ROCKVILLE, Md.--(BUSINESS WIRE)-- Axeq Technologies announced the completion of a draft sequence of the Puerto Rican parrot genome (Amazona vittata) in collaboration with investigators from multiple institutions including the University of Puerto Rico at Mayagüez, Puerto Rico, and the National Cancer Institute. The project marks a milestone in the understanding of the genome of this critically endangered bird. This is also the first parrot of the large genus Amazona to be sequenced. The sequencing data represents about 42.5 billion nucleotide bases, which is equivalent to an average coverage of 26.89X. The funding of the project is made possible through an international collaboration supported by the donations from the people of Puerto Rico.
Axeq is honored to be a partner in this effort by formulating the sequencing strategy, and performing the DNA sequencing and data assembly work. Through the adoption of a combined paired-end and mate pair sequencing method, Axeq completed the sequencing process, and generated initial assembly data in a relatively short time, allowing other collaborative researchers to quickly compare different assembly results. This collaborative approach enables the rapid completion of the draft sequence. This successful event highlights the fact that Axeq Technologies is a capable contributor in the field of de novo sequencing of plant and animal genomes.
“We are delighted to take part in this pivotal event by supporting the sequencing efforts of this endangered parrot from Puerto Rico. We look forward to continuing our collaborations with scientists to further our understanding of the genetics of these beautiful birds,” said Daniel Siu, Executive Vice President of Axeq. “This event also marks the extension of our sequencing and analytical capabilities into the field of de novo sequencing of plant and animal genomes using a variety of next-generation sequencing platforms.”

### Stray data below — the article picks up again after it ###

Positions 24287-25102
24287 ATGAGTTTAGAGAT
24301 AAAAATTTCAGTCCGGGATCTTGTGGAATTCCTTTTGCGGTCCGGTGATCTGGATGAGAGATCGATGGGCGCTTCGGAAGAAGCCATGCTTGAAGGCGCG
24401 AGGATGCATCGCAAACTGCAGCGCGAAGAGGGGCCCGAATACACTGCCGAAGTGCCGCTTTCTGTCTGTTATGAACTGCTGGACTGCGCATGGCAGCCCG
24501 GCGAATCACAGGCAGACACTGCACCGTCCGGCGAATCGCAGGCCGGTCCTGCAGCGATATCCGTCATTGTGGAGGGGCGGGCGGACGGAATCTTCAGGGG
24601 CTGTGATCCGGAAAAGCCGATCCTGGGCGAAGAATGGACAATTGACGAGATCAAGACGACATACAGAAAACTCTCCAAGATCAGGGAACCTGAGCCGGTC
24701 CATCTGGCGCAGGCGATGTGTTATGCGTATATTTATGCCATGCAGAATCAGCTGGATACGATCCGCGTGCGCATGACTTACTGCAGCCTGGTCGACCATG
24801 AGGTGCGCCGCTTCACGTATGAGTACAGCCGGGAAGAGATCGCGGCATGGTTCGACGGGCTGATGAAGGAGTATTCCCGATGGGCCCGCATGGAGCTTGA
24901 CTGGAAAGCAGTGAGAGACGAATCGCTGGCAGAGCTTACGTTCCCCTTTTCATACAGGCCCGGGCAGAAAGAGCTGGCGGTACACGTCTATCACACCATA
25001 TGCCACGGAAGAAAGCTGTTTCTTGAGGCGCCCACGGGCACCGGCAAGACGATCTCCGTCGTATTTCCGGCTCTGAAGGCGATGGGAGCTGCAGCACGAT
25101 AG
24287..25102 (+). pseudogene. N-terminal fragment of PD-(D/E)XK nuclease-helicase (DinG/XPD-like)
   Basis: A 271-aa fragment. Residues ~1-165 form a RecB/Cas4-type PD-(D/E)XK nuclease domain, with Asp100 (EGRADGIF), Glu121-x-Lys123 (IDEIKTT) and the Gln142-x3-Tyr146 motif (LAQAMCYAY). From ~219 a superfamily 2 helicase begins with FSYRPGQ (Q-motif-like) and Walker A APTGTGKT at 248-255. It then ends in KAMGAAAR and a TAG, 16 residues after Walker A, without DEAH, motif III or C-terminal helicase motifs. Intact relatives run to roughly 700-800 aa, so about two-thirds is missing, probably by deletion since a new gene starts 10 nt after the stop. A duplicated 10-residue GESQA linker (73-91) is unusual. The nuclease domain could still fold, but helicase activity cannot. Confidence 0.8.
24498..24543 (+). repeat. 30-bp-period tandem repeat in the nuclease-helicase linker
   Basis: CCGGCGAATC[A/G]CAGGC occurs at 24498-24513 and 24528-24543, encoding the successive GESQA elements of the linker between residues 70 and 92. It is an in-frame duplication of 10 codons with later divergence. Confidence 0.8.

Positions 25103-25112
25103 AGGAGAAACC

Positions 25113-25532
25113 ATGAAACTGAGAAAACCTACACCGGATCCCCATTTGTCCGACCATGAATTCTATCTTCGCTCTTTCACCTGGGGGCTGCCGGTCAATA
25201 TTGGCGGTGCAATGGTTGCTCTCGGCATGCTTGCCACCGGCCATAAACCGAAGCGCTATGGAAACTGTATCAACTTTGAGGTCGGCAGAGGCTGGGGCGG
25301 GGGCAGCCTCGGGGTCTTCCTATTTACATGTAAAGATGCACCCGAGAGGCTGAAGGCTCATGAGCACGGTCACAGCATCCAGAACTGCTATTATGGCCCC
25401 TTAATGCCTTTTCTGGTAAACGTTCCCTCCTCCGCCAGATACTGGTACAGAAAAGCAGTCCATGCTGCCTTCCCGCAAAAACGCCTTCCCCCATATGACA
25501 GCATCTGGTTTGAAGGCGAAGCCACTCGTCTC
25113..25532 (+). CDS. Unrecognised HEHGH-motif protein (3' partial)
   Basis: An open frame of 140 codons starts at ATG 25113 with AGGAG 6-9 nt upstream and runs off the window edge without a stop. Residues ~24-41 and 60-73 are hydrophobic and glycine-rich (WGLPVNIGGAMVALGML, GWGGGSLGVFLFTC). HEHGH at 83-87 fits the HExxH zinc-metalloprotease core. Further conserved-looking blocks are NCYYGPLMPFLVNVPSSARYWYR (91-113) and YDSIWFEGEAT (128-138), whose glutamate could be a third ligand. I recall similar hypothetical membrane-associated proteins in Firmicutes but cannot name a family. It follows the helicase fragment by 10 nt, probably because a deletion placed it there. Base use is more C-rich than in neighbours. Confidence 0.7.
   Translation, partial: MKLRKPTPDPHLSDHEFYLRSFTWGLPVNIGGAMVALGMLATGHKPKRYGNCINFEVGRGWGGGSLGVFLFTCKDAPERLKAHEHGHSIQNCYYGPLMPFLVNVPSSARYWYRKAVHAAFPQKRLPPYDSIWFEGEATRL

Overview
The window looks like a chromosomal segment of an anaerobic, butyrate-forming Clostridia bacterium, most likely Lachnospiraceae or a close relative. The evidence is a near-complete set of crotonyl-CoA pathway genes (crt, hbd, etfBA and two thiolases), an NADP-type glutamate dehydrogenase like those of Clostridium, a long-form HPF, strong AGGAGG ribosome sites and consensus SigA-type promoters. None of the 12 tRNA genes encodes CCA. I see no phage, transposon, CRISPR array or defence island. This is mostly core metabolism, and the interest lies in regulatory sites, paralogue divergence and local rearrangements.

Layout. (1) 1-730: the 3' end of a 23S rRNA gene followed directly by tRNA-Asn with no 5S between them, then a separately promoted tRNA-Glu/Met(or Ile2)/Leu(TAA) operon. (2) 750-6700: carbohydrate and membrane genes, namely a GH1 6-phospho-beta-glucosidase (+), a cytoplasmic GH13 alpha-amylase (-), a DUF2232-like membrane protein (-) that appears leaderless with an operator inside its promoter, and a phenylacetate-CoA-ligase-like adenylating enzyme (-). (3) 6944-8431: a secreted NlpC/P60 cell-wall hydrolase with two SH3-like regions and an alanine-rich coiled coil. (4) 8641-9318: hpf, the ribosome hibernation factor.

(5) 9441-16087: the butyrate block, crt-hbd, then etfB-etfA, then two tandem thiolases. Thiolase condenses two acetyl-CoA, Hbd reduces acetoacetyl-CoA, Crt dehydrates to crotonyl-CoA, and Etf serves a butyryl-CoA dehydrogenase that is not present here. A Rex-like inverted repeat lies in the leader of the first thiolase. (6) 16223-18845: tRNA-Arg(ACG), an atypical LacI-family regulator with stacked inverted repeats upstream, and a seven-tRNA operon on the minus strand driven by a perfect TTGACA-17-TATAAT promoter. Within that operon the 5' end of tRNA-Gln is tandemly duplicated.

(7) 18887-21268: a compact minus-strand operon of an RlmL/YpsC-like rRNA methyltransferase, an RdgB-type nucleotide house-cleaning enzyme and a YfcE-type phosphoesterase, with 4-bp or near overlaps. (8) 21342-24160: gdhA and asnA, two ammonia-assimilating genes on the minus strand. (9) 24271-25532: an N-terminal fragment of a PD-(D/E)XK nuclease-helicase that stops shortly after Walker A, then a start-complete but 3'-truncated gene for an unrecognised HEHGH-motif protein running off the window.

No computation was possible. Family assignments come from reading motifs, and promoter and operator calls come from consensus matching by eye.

“Our goal is to create the reference genome of the parrot so we can study the genetic diversity that remains in the species. This can provide crucial information for designing recovery efforts. We will also continue the sequencing of other parrots from the genus Amazona occupying different Caribbean islands and to study the differences between them. All the genome information is now publicly available at http://genomes.uprm.edu. As the genome sequences from different species accumulate, together with my friend and colleague, Dr. Martinez-Cruzado, we aim to use the parrot genomes as a model for studying genome evolution on these islands. After all, our parrots provide a model very similar to Darwin’s finches,” said Dr. Taras K. Oleksyk, Assistant Professor of the University of Puerto Rico at Mayagüez.
For information about Axeq Technologies, please contact Daniel Siu, executive vice president, at [email protected].
For information about the parrot sequencing project, please contact Taras K. Oleksyk, assistant professor, biology department, the University of Puerto Rico at Mayagüez, at [email protected] (Phone number: 1-787-832-4040 ext: 3953).
Daniel Siu, 1-855-864-2937 (Toll free)
Executive Vice President
KEYWORDS: United States North America Caribbean Puerto Rico Maryland
INDUSTRY KEYWORDS: Health Biotechnology Genetics Research Veterinary Science